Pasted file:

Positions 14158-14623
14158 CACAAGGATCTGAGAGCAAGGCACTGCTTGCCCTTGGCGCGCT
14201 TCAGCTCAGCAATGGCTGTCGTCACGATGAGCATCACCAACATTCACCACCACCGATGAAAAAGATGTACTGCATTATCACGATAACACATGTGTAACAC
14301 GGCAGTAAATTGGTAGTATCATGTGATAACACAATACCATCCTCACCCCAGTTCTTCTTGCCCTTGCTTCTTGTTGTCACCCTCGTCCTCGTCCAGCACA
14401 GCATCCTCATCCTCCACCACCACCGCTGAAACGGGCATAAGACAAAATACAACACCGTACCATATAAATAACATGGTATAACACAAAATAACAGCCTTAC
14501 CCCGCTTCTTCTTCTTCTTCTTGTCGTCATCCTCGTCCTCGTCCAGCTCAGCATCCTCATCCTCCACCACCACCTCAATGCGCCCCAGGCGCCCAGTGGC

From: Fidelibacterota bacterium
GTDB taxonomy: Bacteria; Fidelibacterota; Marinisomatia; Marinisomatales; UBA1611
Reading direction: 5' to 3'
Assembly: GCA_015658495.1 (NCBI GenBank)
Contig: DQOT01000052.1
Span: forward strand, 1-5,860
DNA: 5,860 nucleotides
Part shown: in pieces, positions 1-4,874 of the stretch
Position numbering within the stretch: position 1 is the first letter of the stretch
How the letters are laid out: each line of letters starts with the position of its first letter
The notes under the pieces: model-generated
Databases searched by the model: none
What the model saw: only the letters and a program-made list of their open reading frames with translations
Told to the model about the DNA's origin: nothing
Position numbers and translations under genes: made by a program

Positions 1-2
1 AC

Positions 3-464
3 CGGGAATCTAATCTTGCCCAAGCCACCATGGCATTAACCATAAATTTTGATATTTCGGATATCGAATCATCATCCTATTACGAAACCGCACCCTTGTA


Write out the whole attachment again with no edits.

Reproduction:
Positions 14158-14623
14158 CACAAGGATCTGAGAGCAAGGCACTGCTTGCCCTTGGCGCGCT
14201 TCAGCTCAGCAATGGCTGTCGTCACGATGAGCATCACCAACATTCACCACCACCGATGAAAAAGATGTACTGCATTATCACGATAACACATGTGTAACAC
14301 GGCAGTAAATTGGTAGTATCATGTGATAACACAATACCATCCTCACCCCAGTTCTTCTTGCCCTTGCTTCTTGTTGTCACCCTCGTCCTCGTCCAGCACA
14401 GCATCCTCATCCTCCACCACCACCGCTGAAACGGGCATAAGACAAAATACAACACCGTACCATATAAATAACATGGTATAACACAAAATAACAGCCTTAC
14501 CCCGCTTCTTCTTCTTCTTCTTGTCGTCATCCTCGTCCTCGTCCAGCTCAGCATCCTCATCCTCCACCACCACCTCAATGCGCCCCAGGCGCCCAGTGGC

From: Fidelibacterota bacterium
GTDB taxonomy: Bacteria; Fidelibacterota; Marinisomatia; Marinisomatales; UBA1611
Reading direction: 5' to 3'
Assembly: GCA_015658495.1 (NCBI GenBank)
Contig: DQOT01000052.1
Span: forward strand, 1-5,860
DNA: 5,860 nucleotides
Part shown: in pieces, positions 1-4,874 of the stretch
Position numbering within the stretch: position 1 is the first letter of the stretch
How the letters are laid out: each line of letters starts with the position of its first letter
The notes under the pieces: model-generated
Databases searched by the model: none
What the model saw: only the letters and a program-made list of their open reading frames with translations
Told to the model about the DNA's origin: nothing
Position numbers and translations under genes: made by a program

Positions 1-2
1 AC

Positions 3-464
3 CGGGAATCTAATCTTGCCCAAGCCACCATGGCATTAACCATAAATTTTGATATTTCGGATATCGAATCATCATCCTATTACGAAACCGCACCCTTGTA